Monday, February 4, 1991 - Page updated at 12:00 AM

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Seen, Heard, Said

Seen, Heard, Said -- People

WEIGHTY TOPIC: That cheeky Geraldo Rivera, doing a twist on Oprah Winfrey's real-life weight wars, blimped up for a diet episode of his talk show. The lean Rivera put on 100 pounds the no-calorie, TV way, with the aid of cosmetics, foam, putty and weights. ``It took more than two hours for the transformation,'' he says. ``I refused to look in the mirror until it was finished. Then I was horrified. I recognized myself, but I wasn't at all sexy or dashing. I was like the Pillsbury doughboy. Cuddly. Soft. Safe. Silly. All the things I don't want to be.'' The episode, ``When the Fat Comes Back,'' airs today.

AH, WESTERNIZATION: Speaking of Geraldo: In a move that may be coldly calculated to sow doubts about the value of freedom among the Baltic republics, the Soviet Union will air a Russian-dubbed ``Geraldo'' on a daily basis beginning March 1. Nyet!

SACKED: Actress Cathy Lee Crosby has hit old boyfriend Joe Theismann with a $4.5 million suit accusing him of not living up to his promise to support her. In papers filed in Los Angeles, Crosby seeks a piece of the former Washington Redskin's 9.2-acre ranch in St. Croix and his condo in South Bend, Ind., hard by his alma mater, Notre Dame.

STRUNG ALONG: Eddie Van Halen has introduced the Edward Van Halen Guitar, which you'll be able to buy for just $1,599 in three months at a music store near you. ``I endorsed the guitar I used to play,'' said the rocker. ``I designed this one. Big difference.'' It may have other uses. His wife, Valerie Bertinelli, once said that Van Halen sometimes sleeps with his guitar in lieu of her.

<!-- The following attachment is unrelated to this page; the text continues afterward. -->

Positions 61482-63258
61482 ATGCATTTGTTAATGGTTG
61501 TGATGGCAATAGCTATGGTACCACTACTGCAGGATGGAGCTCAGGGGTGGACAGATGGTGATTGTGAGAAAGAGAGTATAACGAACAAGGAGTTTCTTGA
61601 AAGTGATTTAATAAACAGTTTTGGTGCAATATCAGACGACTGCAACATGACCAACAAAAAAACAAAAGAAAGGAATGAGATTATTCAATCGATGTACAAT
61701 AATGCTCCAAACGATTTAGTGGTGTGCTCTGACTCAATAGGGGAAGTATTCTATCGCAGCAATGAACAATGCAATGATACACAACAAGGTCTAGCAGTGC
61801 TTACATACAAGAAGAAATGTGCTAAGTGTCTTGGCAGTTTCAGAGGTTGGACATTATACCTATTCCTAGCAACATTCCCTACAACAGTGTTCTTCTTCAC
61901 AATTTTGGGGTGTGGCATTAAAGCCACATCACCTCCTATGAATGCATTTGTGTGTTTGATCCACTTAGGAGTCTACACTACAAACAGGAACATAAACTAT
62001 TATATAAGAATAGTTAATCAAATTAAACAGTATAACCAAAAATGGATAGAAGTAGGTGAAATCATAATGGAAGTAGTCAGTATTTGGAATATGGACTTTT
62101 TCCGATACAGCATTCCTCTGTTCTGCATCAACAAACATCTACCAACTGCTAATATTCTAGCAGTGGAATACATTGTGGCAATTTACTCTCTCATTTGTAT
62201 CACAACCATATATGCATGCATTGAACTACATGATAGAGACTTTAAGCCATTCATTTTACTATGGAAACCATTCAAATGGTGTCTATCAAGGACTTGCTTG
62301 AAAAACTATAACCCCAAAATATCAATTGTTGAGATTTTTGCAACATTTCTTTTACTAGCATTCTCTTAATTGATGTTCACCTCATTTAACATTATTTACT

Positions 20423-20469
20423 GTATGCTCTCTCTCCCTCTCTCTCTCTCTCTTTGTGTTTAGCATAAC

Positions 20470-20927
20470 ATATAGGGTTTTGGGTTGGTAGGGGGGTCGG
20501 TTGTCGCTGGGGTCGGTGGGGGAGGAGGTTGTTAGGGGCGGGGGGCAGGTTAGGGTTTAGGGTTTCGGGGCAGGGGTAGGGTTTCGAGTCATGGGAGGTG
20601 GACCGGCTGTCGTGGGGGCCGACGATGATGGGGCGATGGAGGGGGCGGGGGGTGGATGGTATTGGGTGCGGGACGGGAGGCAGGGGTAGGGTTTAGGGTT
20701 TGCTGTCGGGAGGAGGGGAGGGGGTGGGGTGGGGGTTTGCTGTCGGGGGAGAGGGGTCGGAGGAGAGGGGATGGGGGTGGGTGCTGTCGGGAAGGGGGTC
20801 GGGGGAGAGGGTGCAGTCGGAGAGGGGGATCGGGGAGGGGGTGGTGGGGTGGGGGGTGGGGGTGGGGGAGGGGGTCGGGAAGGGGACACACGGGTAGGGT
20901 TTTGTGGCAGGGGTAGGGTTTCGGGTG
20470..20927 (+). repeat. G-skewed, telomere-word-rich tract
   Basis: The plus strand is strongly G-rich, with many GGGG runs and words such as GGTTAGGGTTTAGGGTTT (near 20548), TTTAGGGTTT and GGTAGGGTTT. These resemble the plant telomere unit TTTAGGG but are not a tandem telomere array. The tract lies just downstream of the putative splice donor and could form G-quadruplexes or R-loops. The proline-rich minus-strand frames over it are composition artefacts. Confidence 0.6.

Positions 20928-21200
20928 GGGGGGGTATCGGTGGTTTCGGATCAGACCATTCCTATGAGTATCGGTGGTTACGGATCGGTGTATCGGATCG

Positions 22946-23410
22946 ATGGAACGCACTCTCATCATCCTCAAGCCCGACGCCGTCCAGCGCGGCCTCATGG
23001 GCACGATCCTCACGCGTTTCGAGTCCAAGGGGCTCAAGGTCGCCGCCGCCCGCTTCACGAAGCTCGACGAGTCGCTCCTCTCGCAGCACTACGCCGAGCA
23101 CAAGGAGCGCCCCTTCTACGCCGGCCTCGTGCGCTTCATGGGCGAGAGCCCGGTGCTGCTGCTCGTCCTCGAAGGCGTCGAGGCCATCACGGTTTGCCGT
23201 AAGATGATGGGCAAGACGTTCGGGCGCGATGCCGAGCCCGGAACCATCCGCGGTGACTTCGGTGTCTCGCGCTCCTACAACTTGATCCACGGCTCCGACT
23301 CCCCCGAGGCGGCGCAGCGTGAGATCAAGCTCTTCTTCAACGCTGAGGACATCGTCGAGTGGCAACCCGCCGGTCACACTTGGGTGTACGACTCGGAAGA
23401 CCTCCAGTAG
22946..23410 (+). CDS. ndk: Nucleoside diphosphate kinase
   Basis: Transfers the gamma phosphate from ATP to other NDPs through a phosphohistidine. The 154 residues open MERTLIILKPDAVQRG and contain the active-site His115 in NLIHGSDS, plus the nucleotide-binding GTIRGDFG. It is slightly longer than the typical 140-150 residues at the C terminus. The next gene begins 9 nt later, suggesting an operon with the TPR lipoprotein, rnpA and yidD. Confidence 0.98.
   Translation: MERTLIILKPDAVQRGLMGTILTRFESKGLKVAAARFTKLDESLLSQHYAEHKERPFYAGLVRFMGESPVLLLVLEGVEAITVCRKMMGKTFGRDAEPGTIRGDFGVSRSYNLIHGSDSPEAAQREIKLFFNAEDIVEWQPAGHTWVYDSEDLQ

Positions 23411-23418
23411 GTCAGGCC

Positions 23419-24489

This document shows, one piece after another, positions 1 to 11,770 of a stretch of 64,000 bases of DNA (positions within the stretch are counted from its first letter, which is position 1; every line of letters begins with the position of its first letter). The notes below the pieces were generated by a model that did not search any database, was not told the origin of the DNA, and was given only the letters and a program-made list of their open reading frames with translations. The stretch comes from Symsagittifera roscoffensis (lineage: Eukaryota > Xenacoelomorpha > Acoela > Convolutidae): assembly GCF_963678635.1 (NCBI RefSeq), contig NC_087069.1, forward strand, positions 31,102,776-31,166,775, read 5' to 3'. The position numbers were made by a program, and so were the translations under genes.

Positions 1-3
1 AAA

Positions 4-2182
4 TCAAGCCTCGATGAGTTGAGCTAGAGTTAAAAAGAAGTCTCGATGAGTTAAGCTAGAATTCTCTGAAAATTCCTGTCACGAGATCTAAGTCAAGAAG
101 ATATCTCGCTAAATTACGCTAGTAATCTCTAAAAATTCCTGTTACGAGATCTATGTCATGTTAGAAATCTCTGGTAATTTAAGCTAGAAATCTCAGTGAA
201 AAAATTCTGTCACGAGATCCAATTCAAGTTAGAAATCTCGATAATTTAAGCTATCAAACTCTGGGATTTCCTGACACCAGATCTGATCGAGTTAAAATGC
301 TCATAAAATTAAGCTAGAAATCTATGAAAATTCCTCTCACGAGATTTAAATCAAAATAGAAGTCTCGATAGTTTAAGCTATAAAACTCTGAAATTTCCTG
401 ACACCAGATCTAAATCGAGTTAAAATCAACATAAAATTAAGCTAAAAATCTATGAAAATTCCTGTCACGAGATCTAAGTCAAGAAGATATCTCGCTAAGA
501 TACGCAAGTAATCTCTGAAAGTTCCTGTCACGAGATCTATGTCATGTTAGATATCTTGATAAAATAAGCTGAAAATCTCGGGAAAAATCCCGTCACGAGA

WITH FEELING: What was actor Jim Nabors' reaction to getting a star - the 1,929th doled out - on the Hollywood Walk of Fame? ``Go-ol-ly!'' he said, using the catch phrase of the hayseed Gomer Pyle he played on television for so many years. Nabors, who portrayed Pyle on ``The Andy Griffith Show'' and ``Gomer Pyle, U.S.M.C.,'' critiqued the crowd's rendering of ``Go-ol-ly,'' saying they needed to give it more twang.

NEIGH-SAYER: Gary Cole, on playing Gen. George Armstrong Custer in an ABC-TV movie, quoted in the San Francisco Chronicle: ``Somebody asked me the most difficult thing about playing Custer, and I tried to think of some philosophical or cosmic answer. But the most difficult thing is riding a horse to a mark and making him stay there.''

HIS THEORY OF EVOLUTION: Actor Robin Williams, telling Rolling Stone magazine about his cinematic progression: ``Oh, it's been a sequence. With `Good Morning, Vietnam,' people said, `Ah, at last he's found a way to be funny and still be a little restrained.' With `Dead Poets Society,' they went, `Oh, this is interesting - he's even more restrained.' And with `Awakenings,' it'll be `Look! He's medicated! He's gone even further. What's he playing next? He's playing a door. And after that? A black hole.' ''

NAKED TRUTHS: Jamie Lee Curtis says she has become suspicious of the director's stock refrain that clothing is the bane of great art. ``Almost every script I read has a nude scene,'' she tells US magazine. ``In `Blue Steel' there was a scene written where I was to make love and get out of bed naked, I go into another room and I'm naked, I go back and I'm naked, Ron Silver rapes me naked and I have the gunfight naked. I said NO WAY!''

Seen, Heard, Said appears Mondays through Fridays in the Scene section of The Times.

Copyright (c) 1991 Seattle Times Company, All Rights Reserved.


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